Emulators

Warren Toomey wkt at cs.adfa.edu.au
Fri Jan 21 12:16:40 AEST 2000


In article by emanuel stiebler:
> Hi,
> Anybody here, who made some benchmarks of the different simulators (supnik,
> apout, ...)
> 
> What I'm looking for is something like:
> supnik version xxx on pentium 2 350 MHz using linux, is xxx times faster
> than a 11/73.
> 
> cheers & thanks,
> emanuel

Here's my no-numbers-just-gut-feelings of the various PDP-11 emulators.
John Wilson's Ersatz is probably the fastest; it's written in assembly
code, and so gains a fair bit that way.

Second would be the Begemot emulator. They've unrolled the instruction
decode loop heavily, and that helps a lot.

Bob Supnik's emulator would be the slowest of the three. However, it's
still not that slow, may 1/3 the speed of Ersatz.

Apout can't be compared to the above 3 emulators, because it doesn't emulate
peripherals nor supervisor mode. User-mode instructions run at about the
same speed as Supnik's emulator, but system calls are done by native code.

The sole benchmark I have is: FreeBSD identifies my desktop box as
Pentium II/Xeon/Celeron (348.93-MHz 686-class CPU). Using Apout, I can
compile the 2.11BSD GENERIC kernel in 4 minutes 15 seconds.

I'll try building Supnik and Begemot and getting comparative results.

Last comment: all the simulators have strengths & shortcomings, and that
applies not just to ease of use but also to CPU, I/O performance etc. You
really have to try them all & find the one that suits you.

	Warren

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Date: Fri, 21 Jan 2000 15:45:24 +1300
From: "Joerg B. Micheel" <joerg at begemot.org>
To: Warren Toomey <wkt at cs.adfa.edu.au>
Cc: Unix Heritage Society <pups at minnie.cs.adfa.edu.au>, joerg at begemot.org,
        "Hartmut B. Brandt" <brandt at fokus.gmd.de>
Subject: Re: Emulators
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On Fri, Jan 21, 2000 at 01:16:40PM +1100, Warren Toomey wrote:
> In article by emanuel stiebler:
> > Hi,
> > Anybody here, who made some benchmarks of the different simulators (supnik,
> > apout, ...)
> > 
> > What I'm looking for is something like:
> > supnik version xxx on pentium 2 350 MHz using linux, is xxx times faster
> > than a 11/73.

Us too! :-)

The problem is that it doesn't scale that simple. Each and every
instruction has the parsing overhead. Next comes execution overhead.
You'll find that the parsing is pretty constant, no matter whether
it is a NOP or some sophisticated MUL command. The execution speed
varies heavily, very often it is alot faster than the original
hardware. IO has seen a tremendous speedup, we can benefit here
from todays hardware alot. Just remeber how long it took to get
a prompt or echo when hitting the keyboard. As a result, the
original feeling of the real machine is lost, very unfortunate.

As a rough summary, simple commands do not improve (much), whereas
everything complex speeds up with the emulator. Harti has done quite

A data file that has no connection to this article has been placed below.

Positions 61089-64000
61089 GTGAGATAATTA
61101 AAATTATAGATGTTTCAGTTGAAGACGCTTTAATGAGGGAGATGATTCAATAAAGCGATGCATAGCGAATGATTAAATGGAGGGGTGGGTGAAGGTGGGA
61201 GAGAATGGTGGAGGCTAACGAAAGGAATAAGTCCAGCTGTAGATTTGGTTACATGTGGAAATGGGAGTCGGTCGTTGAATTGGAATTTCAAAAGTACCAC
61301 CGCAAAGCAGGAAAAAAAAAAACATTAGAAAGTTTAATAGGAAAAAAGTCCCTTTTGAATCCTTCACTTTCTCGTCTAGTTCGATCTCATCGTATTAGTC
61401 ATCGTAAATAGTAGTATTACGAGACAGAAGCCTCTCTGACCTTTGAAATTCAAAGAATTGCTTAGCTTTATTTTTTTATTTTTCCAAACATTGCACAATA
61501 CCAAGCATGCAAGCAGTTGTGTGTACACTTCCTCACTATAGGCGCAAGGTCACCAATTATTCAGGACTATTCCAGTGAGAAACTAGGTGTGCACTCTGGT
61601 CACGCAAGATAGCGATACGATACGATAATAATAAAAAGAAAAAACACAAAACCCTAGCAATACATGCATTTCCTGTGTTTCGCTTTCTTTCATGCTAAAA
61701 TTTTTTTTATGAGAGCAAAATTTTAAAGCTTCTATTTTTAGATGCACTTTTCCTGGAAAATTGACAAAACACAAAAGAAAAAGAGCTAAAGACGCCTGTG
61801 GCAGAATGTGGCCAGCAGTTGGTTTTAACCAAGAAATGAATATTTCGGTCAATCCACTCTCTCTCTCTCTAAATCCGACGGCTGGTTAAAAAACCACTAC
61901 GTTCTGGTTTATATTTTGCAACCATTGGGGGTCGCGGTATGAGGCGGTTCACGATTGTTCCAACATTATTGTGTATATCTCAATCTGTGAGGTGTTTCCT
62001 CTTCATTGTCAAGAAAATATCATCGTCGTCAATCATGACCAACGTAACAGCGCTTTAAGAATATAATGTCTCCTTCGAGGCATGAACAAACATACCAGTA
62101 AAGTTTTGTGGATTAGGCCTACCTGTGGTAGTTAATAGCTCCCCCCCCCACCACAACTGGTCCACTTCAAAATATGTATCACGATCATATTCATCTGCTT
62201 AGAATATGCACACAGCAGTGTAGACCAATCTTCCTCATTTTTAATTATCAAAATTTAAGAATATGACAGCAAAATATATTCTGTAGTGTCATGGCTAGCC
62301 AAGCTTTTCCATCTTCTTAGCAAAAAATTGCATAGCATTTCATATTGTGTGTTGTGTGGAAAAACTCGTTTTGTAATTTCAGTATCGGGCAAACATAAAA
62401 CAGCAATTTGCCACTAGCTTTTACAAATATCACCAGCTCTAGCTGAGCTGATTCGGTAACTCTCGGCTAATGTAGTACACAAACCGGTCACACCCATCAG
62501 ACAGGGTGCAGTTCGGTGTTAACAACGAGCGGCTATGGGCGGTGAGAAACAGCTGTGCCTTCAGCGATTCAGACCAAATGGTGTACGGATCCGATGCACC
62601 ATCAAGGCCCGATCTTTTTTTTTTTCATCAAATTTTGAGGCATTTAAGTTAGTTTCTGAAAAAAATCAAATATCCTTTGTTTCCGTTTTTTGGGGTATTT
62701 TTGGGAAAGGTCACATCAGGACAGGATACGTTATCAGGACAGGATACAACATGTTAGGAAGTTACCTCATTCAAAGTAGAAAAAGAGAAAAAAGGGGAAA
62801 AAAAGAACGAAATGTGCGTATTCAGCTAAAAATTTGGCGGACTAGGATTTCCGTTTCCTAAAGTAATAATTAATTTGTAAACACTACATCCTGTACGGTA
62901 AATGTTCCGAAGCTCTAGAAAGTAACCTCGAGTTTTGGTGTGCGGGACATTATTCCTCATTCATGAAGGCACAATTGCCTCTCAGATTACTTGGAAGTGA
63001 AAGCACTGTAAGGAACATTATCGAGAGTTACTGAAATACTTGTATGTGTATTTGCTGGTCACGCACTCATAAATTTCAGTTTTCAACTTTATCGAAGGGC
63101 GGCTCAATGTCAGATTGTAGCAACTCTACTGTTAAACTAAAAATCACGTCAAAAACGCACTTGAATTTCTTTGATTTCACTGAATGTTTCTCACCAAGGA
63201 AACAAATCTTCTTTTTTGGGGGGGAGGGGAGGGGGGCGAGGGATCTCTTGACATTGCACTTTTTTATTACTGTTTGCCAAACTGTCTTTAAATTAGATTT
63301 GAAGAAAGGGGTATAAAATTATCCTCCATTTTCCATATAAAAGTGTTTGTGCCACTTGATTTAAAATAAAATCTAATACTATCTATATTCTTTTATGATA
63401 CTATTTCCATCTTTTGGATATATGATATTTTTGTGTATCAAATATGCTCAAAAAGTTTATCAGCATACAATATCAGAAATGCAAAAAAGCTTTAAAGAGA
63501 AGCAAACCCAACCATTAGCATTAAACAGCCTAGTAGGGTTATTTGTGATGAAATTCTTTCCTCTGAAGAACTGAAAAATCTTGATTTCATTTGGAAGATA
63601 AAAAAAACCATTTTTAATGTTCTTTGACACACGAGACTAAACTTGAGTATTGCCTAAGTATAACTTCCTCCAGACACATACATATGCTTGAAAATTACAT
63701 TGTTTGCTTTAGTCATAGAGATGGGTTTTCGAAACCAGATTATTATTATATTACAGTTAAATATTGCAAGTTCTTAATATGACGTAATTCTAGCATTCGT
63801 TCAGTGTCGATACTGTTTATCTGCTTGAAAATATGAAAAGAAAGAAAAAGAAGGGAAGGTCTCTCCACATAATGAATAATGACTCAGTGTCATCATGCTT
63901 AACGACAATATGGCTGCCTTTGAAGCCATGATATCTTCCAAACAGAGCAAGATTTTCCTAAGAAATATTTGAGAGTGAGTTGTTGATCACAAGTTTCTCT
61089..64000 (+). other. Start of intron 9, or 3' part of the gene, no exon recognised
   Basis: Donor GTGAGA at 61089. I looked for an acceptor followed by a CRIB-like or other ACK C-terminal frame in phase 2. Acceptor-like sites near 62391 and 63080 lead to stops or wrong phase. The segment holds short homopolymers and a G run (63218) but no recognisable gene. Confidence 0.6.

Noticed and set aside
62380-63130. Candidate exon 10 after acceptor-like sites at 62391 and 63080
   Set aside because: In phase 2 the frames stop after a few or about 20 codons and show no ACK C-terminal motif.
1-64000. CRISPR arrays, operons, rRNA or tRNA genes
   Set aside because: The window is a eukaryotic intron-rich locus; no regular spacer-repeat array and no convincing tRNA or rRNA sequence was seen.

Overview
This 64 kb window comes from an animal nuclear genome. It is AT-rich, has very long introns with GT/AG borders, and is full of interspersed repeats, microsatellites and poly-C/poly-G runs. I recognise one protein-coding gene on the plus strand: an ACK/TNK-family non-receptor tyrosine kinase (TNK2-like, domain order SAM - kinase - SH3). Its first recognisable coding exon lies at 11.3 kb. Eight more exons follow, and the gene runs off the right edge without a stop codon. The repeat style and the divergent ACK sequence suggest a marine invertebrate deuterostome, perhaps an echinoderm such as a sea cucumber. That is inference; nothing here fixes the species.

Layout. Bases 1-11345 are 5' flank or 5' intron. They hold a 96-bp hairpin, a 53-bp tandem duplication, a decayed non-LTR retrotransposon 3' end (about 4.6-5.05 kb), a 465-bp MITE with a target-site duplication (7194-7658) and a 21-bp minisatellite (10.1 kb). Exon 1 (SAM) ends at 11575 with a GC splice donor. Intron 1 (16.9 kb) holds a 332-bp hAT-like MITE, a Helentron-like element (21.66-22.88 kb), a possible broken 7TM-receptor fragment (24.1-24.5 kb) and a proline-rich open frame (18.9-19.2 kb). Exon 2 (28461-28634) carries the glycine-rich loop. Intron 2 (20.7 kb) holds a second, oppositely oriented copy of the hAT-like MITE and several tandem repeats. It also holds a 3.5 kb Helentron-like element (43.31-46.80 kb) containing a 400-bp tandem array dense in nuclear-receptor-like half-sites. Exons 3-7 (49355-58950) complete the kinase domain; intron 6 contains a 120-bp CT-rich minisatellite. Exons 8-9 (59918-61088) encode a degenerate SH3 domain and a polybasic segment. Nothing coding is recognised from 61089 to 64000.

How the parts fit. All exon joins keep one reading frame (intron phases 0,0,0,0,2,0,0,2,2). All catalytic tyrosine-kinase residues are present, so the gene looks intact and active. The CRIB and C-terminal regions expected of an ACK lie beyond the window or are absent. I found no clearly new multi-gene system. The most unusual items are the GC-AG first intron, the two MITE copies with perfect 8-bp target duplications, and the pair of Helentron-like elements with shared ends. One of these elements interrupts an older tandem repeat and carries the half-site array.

a bit of testing on different instructions and compared them to an
LSI11/73 (KDJ11A). The emulator was run on a i486 at the time. Have
a look at the p11 distribution, it should be in Tests somewhere.

Regards,
	Joerg
-- 
Joerg B. Micheel			Email: <joerg at begemot.org>
Begemot Computer Associates		Phone: +64 7 8562148
40 Masters Avenue, Hillcrest		Fax:   +64 7 8562148
Hamilton, New Zealand			Pager: +64 868 38222

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Subject: Anyone know what a Masscomp 5400 (54S-01) is?
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On a surplus junket, today, I ran across a 2 dollar chassis that was
listed as a Masscomp 5400 (54S-01) computer.  It looked rather like
a DECish based thing with dual height cards, like some sort of laboratory
digital aquisition machine.  On the long-shot that it is some sort of
PDP-11ish thing, anyone have any recollection or pointers to any info
on that kind of a Masscomp machine? 

Thanks

Bob

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Subject: Re: Anyone know what a Masscomp 5400 (54S-01) is?
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* rdkeys  wrote:
> On a surplus junket, today, I ran across a 2 dollar chassis that was
> listed as a Masscomp 5400 (54S-01) computer.  It looked rather like
> a DECish based thing with dual height cards, like some sort of laboratory
> digital aquisition machine.  On the long-shot that it is some sort of
> PDP-11ish thing, anyone have any recollection or pointers to any info
> on that kind of a Masscomp machine? 

Masscomps were 68k based machines, they had a whole bunch of stuff for
real-time and data-acquistion type stuff.  They ran something called
RTU -- real-time Unix -- which was a weirdo sysv / BSD hybrid, not fun
to use.  If the 5400 is the machine I remember it's a 68020 machine
but it may have a lot of cards for other stuff in.  If it *is* the
machine we had it was deeply unreliable.  Masscomp got bought by
someone else later on but I forget who, so they sometimes get badged
as some other make.

I would run away, fast.

--tim




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